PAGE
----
Weak Hands

AAA

DEFINITION of 'Weak Hands'

1. The intention of futures contract holders not to receive delivery of the underlying.

2. Retail traders in the forex market who abide by the conventional wisdom that when a pattern is broken, get out.

INVESTOPEDIA EXPLAINS 'Weak Hands'

1. Futures contract holders with weak hands are generally considered to be small speculators without the financial resources associated with the delivery and storage.

2. For example, retail traders with weak hands would place a stop at the bottom of a double bottom or at the top of a double top and once the pattern is broken, they would automatically be stopped out. Conversely, dealer and institutional traders will exploit this behavior by staying in once the pattern is broken, forcing the weak hands out before allowing the price to change direction and the pattern to correct itself.

RELATED TERMS
  1. Large Trader

    An investor or organization with trades that are equal to or ...
  2. Cash Commodity

    In futures trading, the cash commodity is delivered for payments. ...
  3. Underlying

    1. In derivatives, the security that must be delivered when a ...
  4. Commodity Futures Trading Commission ...

    An independent U.S. federal agency established by the Commodity ...
  5. Futures Contract

    A contractual agreement, generally made on the trading floor ...
  6. Delivery

    The action by which an underlying commodity, security, cash value, ...
RELATED FAQS
  1. How do futures contracts roll over?

    Traders roll over futures contracts to switch from the front month contract that is close to expiration to another contract ... Read Full Answer >>
  2. Why do companies enter into futures contracts?

    Different types of companies may enter into futures contracts for different purposes. The most common reason is to hedge ... Read Full Answer >>
  3. What does a futures contract cost?

    The value of a futures contract is derived from the cash value of the underlying asset. While a futures contract may have ... Read Full Answer >>
  4. What are the main risks associated with trading derivatives?

    The primary risks associated with trading derivatives are market, counterparty, liquidity and interconnection risks. Derivatives ... Read Full Answer >>
  5. How can an investor profit from a fall in the utilities sector?

    The utilities sector exhibits a high degree of stability compared to the broader market. This makes it best-suited for buy-and-hold ... Read Full Answer >>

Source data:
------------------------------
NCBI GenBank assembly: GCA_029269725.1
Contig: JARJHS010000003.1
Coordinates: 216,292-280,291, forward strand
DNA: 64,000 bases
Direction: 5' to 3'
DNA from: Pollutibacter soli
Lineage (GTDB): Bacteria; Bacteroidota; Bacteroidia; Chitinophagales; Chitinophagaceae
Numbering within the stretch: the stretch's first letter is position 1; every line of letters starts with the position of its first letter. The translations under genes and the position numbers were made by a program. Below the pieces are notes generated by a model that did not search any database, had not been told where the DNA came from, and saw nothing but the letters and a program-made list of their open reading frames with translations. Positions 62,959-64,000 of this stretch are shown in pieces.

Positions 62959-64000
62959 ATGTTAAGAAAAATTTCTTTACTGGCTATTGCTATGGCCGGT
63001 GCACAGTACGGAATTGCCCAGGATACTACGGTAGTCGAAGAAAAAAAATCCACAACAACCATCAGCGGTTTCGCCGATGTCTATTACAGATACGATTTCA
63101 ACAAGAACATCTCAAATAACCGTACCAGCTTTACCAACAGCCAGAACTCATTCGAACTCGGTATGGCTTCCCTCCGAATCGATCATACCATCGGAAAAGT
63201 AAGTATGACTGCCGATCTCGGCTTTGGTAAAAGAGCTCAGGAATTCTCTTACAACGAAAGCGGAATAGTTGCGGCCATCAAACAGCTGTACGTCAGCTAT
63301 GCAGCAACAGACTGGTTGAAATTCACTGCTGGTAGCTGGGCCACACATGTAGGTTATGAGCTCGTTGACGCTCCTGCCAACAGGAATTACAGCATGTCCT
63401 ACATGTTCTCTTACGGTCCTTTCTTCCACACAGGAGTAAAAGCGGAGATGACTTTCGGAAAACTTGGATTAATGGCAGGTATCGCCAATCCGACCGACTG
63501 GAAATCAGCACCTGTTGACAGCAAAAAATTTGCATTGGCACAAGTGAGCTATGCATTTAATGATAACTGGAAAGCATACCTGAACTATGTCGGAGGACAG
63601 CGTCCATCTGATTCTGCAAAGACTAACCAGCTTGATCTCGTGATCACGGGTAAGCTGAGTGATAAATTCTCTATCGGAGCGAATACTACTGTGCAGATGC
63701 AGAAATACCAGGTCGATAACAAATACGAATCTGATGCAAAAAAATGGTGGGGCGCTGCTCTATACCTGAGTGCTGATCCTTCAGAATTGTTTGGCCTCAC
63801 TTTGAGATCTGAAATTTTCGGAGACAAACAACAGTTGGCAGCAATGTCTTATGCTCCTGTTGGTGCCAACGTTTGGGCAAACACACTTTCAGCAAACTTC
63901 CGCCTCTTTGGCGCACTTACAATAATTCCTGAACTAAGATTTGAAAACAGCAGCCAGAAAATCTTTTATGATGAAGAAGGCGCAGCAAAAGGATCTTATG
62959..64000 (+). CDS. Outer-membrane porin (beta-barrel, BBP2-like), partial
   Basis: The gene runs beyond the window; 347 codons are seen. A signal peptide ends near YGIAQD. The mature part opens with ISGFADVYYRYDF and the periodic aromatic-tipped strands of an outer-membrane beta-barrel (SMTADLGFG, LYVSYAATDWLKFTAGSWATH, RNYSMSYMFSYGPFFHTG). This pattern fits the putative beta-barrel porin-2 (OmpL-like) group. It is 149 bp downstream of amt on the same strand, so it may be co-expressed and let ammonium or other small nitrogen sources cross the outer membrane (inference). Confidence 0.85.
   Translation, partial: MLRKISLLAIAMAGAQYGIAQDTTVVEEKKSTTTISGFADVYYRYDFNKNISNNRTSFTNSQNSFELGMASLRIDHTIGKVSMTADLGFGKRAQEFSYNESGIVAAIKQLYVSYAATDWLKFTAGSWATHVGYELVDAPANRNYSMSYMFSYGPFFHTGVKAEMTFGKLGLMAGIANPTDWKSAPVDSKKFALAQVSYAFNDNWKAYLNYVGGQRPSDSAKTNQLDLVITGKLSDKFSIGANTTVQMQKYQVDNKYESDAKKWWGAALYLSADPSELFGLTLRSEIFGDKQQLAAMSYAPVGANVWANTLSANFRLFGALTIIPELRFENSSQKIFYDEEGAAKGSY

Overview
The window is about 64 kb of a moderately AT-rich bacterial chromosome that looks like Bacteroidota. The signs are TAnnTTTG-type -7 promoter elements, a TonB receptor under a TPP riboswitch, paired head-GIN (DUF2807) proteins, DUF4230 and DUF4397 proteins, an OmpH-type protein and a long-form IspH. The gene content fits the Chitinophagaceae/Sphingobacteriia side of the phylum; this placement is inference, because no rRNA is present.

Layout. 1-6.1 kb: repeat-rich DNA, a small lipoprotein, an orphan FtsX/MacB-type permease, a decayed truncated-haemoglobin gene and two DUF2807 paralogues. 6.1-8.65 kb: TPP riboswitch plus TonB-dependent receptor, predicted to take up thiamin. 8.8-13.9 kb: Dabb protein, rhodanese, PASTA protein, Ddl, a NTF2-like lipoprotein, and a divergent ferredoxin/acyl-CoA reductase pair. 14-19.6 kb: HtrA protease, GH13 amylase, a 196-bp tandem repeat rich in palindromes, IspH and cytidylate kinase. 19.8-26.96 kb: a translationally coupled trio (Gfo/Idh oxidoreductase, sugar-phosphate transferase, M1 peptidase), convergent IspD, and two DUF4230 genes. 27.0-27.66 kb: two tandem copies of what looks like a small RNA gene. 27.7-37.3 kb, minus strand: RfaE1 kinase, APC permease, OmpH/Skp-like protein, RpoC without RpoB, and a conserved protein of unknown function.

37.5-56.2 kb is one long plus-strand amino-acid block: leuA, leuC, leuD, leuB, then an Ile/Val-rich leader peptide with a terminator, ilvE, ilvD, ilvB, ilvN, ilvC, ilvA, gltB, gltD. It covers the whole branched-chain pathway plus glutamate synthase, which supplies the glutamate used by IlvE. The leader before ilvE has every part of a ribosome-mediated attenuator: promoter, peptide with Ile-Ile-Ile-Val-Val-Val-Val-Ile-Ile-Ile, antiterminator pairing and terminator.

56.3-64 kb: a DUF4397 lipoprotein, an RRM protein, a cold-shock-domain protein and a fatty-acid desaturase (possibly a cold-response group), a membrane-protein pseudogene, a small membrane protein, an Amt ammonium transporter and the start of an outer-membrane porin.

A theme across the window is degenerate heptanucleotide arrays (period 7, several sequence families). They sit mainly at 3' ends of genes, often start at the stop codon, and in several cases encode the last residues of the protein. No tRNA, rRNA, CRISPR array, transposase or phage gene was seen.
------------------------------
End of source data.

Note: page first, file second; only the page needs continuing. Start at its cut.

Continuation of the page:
6. How are commodity spot prices different than futures prices?

    Commodity spot prices and futures prices are different quotes for different types of contracts. The spot price is the current ... Read Full Answer >>
Related Articles
  1. Forex Education

    Getting Started In Foreign Exchange Futures

    Learn how these futures are used for hedging and speculating, and how they are different from traditional futures.
  2. Options & Futures

    Interpreting Volume For The Futures Market

    Learn how to read the volume reports, look at the relation to liquidity and interpret volume using open interest.
  3. Insurance

    Futures Fundamentals

    For those who are new to futures but want a solid understanding of them, this tutorial explains what futures contracts are, how they work and why investors use them.
  4. Economics

    Why The Dollar’s Strength Can Continue

    Overall, the U.S. dollar has rallied this year, with the Dollar Index (DXY) now up by roughly 8 percent year-to-date, but the gain hasn’t been steady.
  5. Investing

    Is It Time To Buy Commodities?

    Despite the news, the Athens Stock Exchange is down less than 5 percent year-to-date, while the Shanghai Composite remains up more than 10 percent.
  6. Mutual Funds & ETFs

    5 Disadvantages of Mutual Funds Compared to ETFs

    In the mutual funds vs. exchange-traded funds debate, ETFs have some clear advantages.
  7. Mutual Funds & ETFs

    ETF Analysis: PowerShares DB US Dollar

    Discover how an ETF can be used to bet on multiple different currency futures contracts with the PowerShares DB Dollar Index Bullish Fund (UUP).
  8. Stock Analysis

    Southwest & Cheap Oil: The Perfect Combination?

    Discover how falling oil prices (and well-timed futures contracts) benefit Southwest Airlines.
  9. Economics

    As Fed Prepares To Move, Gold Is Losing Its Luster

    Last week’s Semi-Annual Monetary Policy Report to Congress returned investors’ focus back to the fundamentals, and a general upbeat of the economy.
  10. Investing Basics

    How Does Delta Hedging Work?

    Delta hedging is a derivative trading strategy that attempts to reduce -- or eliminate -- the risk caused by price changes in the underlying asset.

You May Also Like

Hot Definitions
  1. Xetra

    An all-electronic trading system based in Frankfurt, Germany. Launched in 1997 and operated by the Deutsche Börse, the Xetra ...
  2. Nuncupative Will

    A verbal will that must have two witnesses and can only deal with the distribution of personal property. A nuncupative will ...
  3. OsMA

    An abbreviation for Oscillator - Moving Average. OsMA is used in technical analysis to represent the variance between an ...
  4. Investopedia

    One of the best-known sources of financial information on the internet. Investopedia is a resource for investors, consumers ...
  5. Unfair Claims Practice

    The improper avoidance of a claim by an insurer or an attempt to reduce the size of the claim. By engaging in unfair claims ...
  6. Killer Bees

    An individual or firm that helps a company fend off a takeover attempt. A killer bee uses defensive strategies to keep an ...
Trading Center
×

You are using adblocking software

Want access to all of Investopedia? Add us to your “whitelist”
so you'll never miss a feature!